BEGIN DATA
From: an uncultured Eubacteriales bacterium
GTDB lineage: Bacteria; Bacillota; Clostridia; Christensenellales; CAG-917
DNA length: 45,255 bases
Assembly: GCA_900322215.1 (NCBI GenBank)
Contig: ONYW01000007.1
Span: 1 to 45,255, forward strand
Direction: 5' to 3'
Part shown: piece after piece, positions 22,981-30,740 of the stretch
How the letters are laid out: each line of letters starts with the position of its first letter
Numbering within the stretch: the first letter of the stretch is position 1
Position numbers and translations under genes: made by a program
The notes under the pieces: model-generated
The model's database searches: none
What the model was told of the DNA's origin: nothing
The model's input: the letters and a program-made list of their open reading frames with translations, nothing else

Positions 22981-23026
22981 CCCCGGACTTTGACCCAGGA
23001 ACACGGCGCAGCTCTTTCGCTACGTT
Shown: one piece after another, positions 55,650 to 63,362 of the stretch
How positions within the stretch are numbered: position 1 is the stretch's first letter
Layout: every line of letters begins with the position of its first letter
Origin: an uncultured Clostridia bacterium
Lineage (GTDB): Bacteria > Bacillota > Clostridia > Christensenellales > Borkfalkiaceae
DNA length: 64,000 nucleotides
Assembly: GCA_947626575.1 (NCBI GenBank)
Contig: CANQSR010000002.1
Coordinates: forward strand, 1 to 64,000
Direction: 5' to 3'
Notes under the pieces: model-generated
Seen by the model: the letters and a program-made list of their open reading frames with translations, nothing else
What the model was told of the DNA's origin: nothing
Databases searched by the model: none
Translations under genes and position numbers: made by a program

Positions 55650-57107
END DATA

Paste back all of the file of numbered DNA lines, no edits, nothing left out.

From: an uncultured Eubacteriales bacterium
GTDB lineage: Bacteria; Bacillota; Clostridia; Christensenellales; CAG-917
DNA length: 45,255 bases
Assembly: GCA_900322215.1 (NCBI GenBank)
Contig: ONYW01000007.1
Span: 1 to 45,255, forward strand
Direction: 5' to 3'
Part shown: piece after piece, positions 22,981-30,740 of the stretch
How the letters are laid out: each line of letters starts with the position of its first letter
Numbering within the stretch: the first letter of the stretch is position 1
Position numbers and translations under genes: made by a program
The notes under the pieces: model-generated
The model's database searches: none
What the model was told of the DNA's origin: nothing
The model's input: the letters and a program-made list of their open reading frames with translations, nothing else

Positions 22981-23026
22981 CCCCGGACTTTGACCCAGGA
23001 ACACGGCGCAGCTCTTTCGCTACGTT
Shown: one piece after another, positions 55,650 to 63,362 of the stretch
How positions within the stretch are numbered: position 1 is the stretch's first letter
Layout: every line of letters begins with the position of its first letter
Origin: an uncultured Clostridia bacterium
Lineage (GTDB): Bacteria > Bacillota > Clostridia > Christensenellales > Borkfalkiaceae
DNA length: 64,000 nucleotides
Assembly: GCA_947626575.1 (NCBI GenBank)
Contig: CANQSR010000002.1
Coordinates: forward strand, 1 to 64,000
Direction: 5' to 3'
Notes under the pieces: model-generated
Seen by the model: the letters and a program-made list of their open reading frames with translations, nothing else
What the model was told of the DNA's origin: nothing
Databases searched by the model: none
Translations under genes and position numbers: made by a program

Positions 55650-57107